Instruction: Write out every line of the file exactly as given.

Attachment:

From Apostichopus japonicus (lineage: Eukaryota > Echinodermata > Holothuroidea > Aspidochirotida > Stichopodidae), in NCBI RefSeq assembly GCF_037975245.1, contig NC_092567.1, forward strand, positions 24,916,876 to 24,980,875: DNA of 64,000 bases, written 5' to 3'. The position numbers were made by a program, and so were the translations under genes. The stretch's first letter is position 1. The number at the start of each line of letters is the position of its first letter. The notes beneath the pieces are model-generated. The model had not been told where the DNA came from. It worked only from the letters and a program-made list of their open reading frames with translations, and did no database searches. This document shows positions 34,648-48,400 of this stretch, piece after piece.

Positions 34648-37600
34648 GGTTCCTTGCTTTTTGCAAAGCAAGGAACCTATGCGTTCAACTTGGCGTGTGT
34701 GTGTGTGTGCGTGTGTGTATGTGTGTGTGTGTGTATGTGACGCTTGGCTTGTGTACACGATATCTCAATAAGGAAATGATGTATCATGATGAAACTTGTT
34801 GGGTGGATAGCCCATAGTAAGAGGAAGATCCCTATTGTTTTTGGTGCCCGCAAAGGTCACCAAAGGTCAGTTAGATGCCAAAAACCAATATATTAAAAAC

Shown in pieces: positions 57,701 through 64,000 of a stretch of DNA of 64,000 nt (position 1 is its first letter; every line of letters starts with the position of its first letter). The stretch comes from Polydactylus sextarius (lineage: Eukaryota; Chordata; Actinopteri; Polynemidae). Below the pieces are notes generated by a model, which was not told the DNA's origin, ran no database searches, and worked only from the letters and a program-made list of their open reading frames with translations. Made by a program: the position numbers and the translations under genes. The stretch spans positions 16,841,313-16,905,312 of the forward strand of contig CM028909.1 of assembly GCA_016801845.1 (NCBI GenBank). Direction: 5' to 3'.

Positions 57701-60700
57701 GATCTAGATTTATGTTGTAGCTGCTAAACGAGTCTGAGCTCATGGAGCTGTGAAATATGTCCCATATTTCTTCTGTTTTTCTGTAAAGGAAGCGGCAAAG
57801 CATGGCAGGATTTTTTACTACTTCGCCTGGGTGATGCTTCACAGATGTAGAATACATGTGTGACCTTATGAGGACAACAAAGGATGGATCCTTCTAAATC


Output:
From Apostichopus japonicus (lineage: Eukaryota > Echinodermata > Holothuroidea > Aspidochirotida > Stichopodidae), in NCBI RefSeq assembly GCF_037975245.1, contig NC_092567.1, forward strand, positions 24,916,876 to 24,980,875: DNA of 64,000 bases, written 5' to 3'. The position numbers were made by a program, and so were the translations under genes. The stretch's first letter is position 1. The number at the start of each line of letters is the position of its first letter. The notes beneath the pieces are model-generated. The model had not been told where the DNA came from. It worked only from the letters and a program-made list of their open reading frames with translations, and did no database searches. This document shows positions 34,648-48,400 of this stretch, piece after piece.

Positions 34648-37600
34648 GGTTCCTTGCTTTTTGCAAAGCAAGGAACCTATGCGTTCAACTTGGCGTGTGT
34701 GTGTGTGTGCGTGTGTGTATGTGTGTGTGTGTGTATGTGACGCTTGGCTTGTGTACACGATATCTCAATAAGGAAATGATGTATCATGATGAAACTTGTT
34801 GGGTGGATAGCCCATAGTAAGAGGAAGATCCCTATTGTTTTTGGTGCCCGCAAAGGTCACCAAAGGTCAGTTAGATGCCAAAAACCAATATATTAAAAAC

Shown in pieces: positions 57,701 through 64,000 of a stretch of DNA of 64,000 nt (position 1 is its first letter; every line of letters starts with the position of its first letter). The stretch comes from Polydactylus sextarius (lineage: Eukaryota; Chordata; Actinopteri; Polynemidae). Below the pieces are notes generated by a model, which was not told the DNA's origin, ran no database searches, and worked only from the letters and a program-made list of their open reading frames with translations. Made by a program: the position numbers and the translations under genes. The stretch spans positions 16,841,313-16,905,312 of the forward strand of contig CM028909.1 of assembly GCA_016801845.1 (NCBI GenBank). Direction: 5' to 3'.

Positions 57701-60700
57701 GATCTAGATTTATGTTGTAGCTGCTAAACGAGTCTGAGCTCATGGAGCTGTGAAATATGTCCCATATTTCTTCTGTTTTTCTGTAAAGGAAGCGGCAAAG
57801 CATGGCAGGATTTTTTACTACTTCGCCTGGGTGATGCTTCACAGATGTAGAATACATGTGTGACCTTATGAGGACAACAAAGGATGGATCCTTCTAAATC